Any discharge to surface water from a point source requires authorization by an NPDES permit; a discharge onto the ground or into groundwater or septic system requires a groundwater discharge permit or needs to meet exemption conditions. Collection and treatment of wash water is an evolving issue in many states. Work with your state to ensure you are taking the necessary measures to adhere to regulatory requirements.
- Check with your state for rules on boat wash water discharge. Also see Green Marina State Resources for Boat Wash Water (Sea Grant).
- Limit boat-washing activities to a designated boat hull maintenance area.
- Install infrastructural improvements to power washing area, including filtration of particles, and/or recycling the wash water. The area should minimize pollutant spread by containing all waste and wastewater. Surround an impervious maintenance area with a berm or retaining wall to contain any solids or liquids. Wash water disposal options include permitted discharge, recycling, hauling, or discharge to sanitary sewer.
- If collecting and treating wastewater is not feasible, wash boats on a permeable surface such as gravel or on a lawn as far away from the waterway or storm drain as possible. This will allow the wastewater to infiltrate into the ground. Make sure, however, that there is no drinking water well nearby. Place filter fabric over the permeable surface to collect solids. Dispose of solids in an appropriate manner. If washing over an impervious surface, use hay bales, filter fabric or compost socks to absorb and filter wash water.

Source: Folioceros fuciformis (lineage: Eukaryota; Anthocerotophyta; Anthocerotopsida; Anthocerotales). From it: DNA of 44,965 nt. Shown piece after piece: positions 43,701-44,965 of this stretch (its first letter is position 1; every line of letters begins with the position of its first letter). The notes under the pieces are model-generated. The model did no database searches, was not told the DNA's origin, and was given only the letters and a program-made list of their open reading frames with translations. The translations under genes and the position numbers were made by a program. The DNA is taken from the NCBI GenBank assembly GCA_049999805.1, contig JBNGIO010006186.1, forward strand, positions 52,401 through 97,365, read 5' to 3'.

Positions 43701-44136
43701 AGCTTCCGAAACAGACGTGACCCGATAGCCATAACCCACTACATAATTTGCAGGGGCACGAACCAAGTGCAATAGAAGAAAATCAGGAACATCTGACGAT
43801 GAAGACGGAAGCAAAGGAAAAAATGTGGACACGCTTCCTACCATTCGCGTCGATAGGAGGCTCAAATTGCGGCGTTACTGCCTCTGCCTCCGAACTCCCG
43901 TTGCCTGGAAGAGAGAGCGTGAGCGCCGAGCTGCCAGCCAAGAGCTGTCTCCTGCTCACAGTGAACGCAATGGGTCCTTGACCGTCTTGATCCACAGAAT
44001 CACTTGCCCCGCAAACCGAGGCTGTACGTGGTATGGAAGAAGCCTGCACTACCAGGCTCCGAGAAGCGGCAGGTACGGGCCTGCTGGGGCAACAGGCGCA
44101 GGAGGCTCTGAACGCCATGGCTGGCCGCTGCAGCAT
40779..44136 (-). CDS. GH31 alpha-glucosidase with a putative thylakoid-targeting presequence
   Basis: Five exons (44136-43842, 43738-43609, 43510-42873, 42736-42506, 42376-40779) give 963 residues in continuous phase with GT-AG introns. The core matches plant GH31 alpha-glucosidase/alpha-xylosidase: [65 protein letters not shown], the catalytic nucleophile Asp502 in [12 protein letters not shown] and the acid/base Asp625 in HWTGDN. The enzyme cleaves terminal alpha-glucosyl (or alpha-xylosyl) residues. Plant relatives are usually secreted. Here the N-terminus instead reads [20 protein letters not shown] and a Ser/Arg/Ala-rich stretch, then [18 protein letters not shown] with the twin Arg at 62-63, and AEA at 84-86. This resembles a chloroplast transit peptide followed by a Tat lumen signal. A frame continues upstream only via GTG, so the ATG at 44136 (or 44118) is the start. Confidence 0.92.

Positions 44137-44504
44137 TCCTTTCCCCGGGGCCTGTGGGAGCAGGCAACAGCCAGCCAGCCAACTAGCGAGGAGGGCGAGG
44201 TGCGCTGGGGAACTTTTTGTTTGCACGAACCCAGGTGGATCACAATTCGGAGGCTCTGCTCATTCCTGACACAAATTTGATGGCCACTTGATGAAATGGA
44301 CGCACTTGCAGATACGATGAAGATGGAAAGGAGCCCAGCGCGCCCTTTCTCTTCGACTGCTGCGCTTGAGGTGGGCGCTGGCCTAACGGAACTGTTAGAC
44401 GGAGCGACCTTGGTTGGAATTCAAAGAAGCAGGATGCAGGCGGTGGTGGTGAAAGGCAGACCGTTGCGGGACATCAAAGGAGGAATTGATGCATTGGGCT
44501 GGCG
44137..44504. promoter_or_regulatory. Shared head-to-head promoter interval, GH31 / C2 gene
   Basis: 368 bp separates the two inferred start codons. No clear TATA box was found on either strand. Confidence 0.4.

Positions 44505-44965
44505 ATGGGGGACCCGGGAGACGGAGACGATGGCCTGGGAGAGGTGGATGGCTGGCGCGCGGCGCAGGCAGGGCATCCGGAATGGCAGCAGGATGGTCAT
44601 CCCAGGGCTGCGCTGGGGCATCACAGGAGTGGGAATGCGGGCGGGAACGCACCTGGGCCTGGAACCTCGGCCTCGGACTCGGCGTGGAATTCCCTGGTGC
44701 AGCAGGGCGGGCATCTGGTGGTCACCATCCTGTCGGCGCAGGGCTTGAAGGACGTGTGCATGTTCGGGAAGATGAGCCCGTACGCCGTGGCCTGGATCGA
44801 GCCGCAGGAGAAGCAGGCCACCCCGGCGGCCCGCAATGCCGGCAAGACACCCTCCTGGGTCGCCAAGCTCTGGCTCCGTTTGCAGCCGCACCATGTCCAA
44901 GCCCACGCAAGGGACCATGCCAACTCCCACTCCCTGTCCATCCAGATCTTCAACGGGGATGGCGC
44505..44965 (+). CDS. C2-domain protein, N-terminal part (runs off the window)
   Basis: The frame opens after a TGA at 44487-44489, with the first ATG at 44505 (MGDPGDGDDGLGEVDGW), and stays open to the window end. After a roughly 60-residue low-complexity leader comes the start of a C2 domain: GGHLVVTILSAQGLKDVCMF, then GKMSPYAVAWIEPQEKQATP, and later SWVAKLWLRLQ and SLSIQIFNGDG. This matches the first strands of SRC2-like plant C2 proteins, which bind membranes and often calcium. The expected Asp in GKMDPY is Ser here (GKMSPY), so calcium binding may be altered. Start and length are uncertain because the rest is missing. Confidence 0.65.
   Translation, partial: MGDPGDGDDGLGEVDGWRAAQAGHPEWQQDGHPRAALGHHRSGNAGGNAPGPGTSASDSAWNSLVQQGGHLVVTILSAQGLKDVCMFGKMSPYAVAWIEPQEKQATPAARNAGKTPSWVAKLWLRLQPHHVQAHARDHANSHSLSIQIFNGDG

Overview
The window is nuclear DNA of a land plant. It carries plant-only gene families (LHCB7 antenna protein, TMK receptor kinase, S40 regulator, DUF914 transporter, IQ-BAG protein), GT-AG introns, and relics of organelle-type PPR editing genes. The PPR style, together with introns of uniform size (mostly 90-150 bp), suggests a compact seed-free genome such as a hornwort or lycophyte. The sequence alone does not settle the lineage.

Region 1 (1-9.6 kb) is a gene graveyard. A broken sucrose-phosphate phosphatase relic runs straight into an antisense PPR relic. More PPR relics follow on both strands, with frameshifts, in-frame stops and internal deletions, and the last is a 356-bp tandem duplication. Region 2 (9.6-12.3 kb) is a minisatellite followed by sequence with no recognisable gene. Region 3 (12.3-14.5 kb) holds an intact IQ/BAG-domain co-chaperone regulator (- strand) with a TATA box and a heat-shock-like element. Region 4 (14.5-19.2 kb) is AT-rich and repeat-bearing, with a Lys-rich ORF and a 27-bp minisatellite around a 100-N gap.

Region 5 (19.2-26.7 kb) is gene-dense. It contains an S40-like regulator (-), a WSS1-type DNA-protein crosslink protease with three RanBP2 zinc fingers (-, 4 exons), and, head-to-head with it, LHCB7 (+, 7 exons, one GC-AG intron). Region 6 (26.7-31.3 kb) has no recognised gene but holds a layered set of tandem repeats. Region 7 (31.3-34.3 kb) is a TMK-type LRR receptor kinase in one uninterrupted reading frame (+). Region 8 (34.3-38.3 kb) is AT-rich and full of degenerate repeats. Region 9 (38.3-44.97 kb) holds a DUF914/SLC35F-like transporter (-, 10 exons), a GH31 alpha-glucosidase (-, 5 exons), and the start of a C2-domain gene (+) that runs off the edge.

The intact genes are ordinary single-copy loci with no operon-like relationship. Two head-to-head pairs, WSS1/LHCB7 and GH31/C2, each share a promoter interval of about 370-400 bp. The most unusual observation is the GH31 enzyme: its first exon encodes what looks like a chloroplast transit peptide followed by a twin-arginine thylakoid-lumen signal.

- Cover maintenance area with tarp when not in use to prevent rainwater from entering the area.
- When working, place a screen or filter fabric over storm drain grates to collect paint chips and other debris.
- When pressure washing ablative anti-fouling paint, use the least amount of pressure necessary to remove the growth but leave the paint intact. Where practical, use a regular garden type hose and a soft cloth, but remember if wastewater is directed toward the surface water, a permit is still required.
Additional Boat Hull Washing Resources:
- EPA National Pollutant Discharge Elimination System (NPDES)
- Stormwater Runoff Best Management Practices for Marinas: A Guide for Operators (PDF), North Carolina State University, and North Carolina Sea Grant. February 2007